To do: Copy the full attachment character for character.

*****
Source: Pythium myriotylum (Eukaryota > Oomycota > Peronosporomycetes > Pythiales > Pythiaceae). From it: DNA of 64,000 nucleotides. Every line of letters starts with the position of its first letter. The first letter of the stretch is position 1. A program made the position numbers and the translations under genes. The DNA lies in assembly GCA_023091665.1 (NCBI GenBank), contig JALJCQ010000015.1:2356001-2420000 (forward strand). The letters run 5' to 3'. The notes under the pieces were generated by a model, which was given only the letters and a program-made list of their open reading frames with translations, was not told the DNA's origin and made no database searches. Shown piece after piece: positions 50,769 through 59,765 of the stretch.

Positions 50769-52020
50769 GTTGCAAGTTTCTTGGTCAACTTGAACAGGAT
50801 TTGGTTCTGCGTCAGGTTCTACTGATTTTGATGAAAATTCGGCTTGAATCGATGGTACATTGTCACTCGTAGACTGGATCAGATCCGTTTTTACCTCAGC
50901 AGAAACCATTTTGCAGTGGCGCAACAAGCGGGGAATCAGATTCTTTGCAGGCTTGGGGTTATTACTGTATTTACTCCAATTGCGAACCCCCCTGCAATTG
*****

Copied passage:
Source: Pythium myriotylum (Eukaryota > Oomycota > Peronosporomycetes > Pythiales > Pythiaceae). From it: DNA of 64,000 nucleotides. Every line of letters starts with the position of its first letter. The first letter of the stretch is position 1. A program made the position numbers and the translations under genes. The DNA lies in assembly GCA_023091665.1 (NCBI GenBank), contig JALJCQ010000015.1:2356001-2420000 (forward strand). The letters run 5' to 3'. The notes under the pieces were generated by a model, which was given only the letters and a program-made list of their open reading frames with translations, was not told the DNA's origin and made no database searches. Shown piece after piece: positions 50,769 through 59,765 of the stretch.

Positions 50769-52020
50769 GTTGCAAGTTTCTTGGTCAACTTGAACAGGAT
50801 TTGGTTCTGCGTCAGGTTCTACTGATTTTGATGAAAATTCGGCTTGAATCGATGGTACATTGTCACTCGTAGACTGGATCAGATCCGTTTTTACCTCAGC
50901 AGAAACCATTTTGCAGTGGCGCAACAAGCGGGGAATCAGATTCTTTGCAGGCTTGGGGTTATTACTGTATTTACTCCAATTGCGAACCCCCCTGCAATTG